Secret Tunnel/Garage Update #4

Secret Tunnel/Garage Update #4

WELL I’M SHOCKED……….And very Pleased.
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37 Responses

  1. 2 Much ColinFurze says:

    Well i’m Surprised, Pleased and comforted by that discovery. What do you think, is it what you expected?

    • Goat Goaterson says:

      Definitely not but I was pleasantly surprised, I’m no expert but I think if you continue the concrete on steel without anything in between it’ll work the best

    • noseeye says:

      I guessing that the polythene is trapping any moisture that is getting in. And the bare concrete would be more porous just a guess I’m no expert

    • Squirreland says:

      Colin, you should put a window in the wall somewhere that looks out into the rockface.

    • Cash says:

      Something to note could be that the moisture levels are different in the areas you drilled out compared to the roof, so is that a safe thing to use as a generalization? Also the top hole may have rusted more than the lower one simply because it got more moisture than the lower one.

    • southern 207 hobbies says:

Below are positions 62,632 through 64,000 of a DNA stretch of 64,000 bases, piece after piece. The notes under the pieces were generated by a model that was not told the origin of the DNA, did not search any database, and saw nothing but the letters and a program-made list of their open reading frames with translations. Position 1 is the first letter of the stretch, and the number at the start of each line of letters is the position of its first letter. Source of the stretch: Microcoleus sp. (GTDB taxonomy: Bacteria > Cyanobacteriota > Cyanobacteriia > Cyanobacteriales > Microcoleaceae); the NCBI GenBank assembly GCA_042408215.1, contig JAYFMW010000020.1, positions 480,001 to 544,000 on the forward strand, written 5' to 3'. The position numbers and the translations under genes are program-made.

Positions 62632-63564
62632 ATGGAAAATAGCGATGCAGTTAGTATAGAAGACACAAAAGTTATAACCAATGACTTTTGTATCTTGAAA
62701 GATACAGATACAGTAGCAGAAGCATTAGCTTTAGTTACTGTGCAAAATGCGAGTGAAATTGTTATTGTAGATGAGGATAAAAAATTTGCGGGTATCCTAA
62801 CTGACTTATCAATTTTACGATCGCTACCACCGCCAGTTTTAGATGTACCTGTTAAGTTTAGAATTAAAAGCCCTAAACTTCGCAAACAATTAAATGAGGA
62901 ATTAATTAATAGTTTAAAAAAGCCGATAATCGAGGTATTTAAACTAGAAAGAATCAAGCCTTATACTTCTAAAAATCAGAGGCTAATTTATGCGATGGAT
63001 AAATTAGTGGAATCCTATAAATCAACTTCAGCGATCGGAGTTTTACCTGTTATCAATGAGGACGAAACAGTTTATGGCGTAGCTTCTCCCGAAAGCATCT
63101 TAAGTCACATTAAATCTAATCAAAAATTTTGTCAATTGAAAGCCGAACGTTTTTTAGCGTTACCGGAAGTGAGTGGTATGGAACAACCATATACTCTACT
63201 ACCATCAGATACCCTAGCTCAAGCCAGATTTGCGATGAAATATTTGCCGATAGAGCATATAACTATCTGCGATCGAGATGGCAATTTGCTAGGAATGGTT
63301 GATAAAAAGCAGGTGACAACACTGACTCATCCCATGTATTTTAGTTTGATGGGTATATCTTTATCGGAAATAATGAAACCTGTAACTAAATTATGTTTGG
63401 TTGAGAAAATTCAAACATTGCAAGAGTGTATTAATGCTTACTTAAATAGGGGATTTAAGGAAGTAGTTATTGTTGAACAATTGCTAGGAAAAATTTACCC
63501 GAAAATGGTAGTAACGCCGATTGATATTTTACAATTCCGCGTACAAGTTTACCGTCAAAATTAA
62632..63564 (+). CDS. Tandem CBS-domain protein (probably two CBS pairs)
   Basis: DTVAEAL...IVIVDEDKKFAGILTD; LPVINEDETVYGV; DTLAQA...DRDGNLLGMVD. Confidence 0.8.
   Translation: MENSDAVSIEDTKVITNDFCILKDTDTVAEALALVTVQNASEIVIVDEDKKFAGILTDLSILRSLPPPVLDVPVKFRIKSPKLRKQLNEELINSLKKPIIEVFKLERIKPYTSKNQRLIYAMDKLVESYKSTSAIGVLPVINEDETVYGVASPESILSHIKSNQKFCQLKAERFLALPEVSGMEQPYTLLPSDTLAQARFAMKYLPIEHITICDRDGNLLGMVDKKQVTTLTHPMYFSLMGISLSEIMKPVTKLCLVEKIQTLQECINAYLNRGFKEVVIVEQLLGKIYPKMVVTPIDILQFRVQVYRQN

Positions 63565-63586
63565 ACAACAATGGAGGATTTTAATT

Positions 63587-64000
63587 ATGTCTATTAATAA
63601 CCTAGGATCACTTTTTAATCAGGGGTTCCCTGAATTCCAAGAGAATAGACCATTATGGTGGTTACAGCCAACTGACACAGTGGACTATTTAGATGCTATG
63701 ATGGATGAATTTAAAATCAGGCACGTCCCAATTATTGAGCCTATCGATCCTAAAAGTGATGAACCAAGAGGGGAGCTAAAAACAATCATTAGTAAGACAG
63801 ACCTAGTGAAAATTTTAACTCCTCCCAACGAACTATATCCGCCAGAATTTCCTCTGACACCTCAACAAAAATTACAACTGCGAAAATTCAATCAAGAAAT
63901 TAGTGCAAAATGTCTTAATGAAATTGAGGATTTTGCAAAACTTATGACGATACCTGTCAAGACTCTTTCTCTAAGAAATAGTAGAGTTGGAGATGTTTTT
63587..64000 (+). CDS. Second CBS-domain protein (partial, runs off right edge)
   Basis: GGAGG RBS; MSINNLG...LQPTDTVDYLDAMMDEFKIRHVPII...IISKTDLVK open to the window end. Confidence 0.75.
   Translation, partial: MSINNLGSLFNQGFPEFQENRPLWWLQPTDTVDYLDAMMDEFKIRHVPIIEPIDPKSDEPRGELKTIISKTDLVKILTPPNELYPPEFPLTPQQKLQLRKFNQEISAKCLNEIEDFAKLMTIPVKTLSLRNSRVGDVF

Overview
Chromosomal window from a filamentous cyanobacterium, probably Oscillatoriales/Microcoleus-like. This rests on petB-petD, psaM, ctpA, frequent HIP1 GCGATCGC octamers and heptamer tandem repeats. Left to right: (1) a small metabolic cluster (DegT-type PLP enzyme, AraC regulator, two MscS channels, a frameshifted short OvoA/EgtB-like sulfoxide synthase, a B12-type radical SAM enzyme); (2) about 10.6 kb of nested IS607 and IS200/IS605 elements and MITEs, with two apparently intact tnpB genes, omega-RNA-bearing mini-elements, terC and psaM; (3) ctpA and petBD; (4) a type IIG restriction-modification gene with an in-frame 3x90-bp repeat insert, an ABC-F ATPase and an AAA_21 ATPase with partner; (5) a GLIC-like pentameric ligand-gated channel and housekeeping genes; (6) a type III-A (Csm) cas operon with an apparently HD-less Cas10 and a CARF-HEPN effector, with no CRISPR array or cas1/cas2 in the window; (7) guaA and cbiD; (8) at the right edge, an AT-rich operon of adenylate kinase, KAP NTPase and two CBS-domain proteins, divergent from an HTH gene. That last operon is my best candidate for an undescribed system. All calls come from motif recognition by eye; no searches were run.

You could use truck bed liner as a water sealer

  2. luke greenway says:

    Nothing better than a Colin furze tunnel video ❤

  3. DarthGator says:

    Hello Colin, fellow engineer here. I would pour the concrete right on top of the steel. Rebar reinforcements are also poured into concrete without any protection, it is the concrete that seals the metal from oxygen and stops further corrosion. There will be some water content present in the concrete for some time, but it will dry and harden over time (even submerged in water!) In big civil engineering structures they usually inspect the concrete for cracks, as these can lead to water ingress. So I would be more worried about the concrete cracking over time then the steel corroding from the inside.

    • Bruce Le Smith says:

      Rebar in concrete is a helpful analogy, thanks!

    • Matt Taylor says:

      Also if u r worried of water going through the concrete, you can add a product like Xypex to fill the voids in the cement lattice structure. We use it for water retaining structures. Although looking at the second hole with no poly, I would just do that, 8 years, no rust, just go with it and if it fails in 100 years, it’s someone else’s problem

    • Tony Blanco says: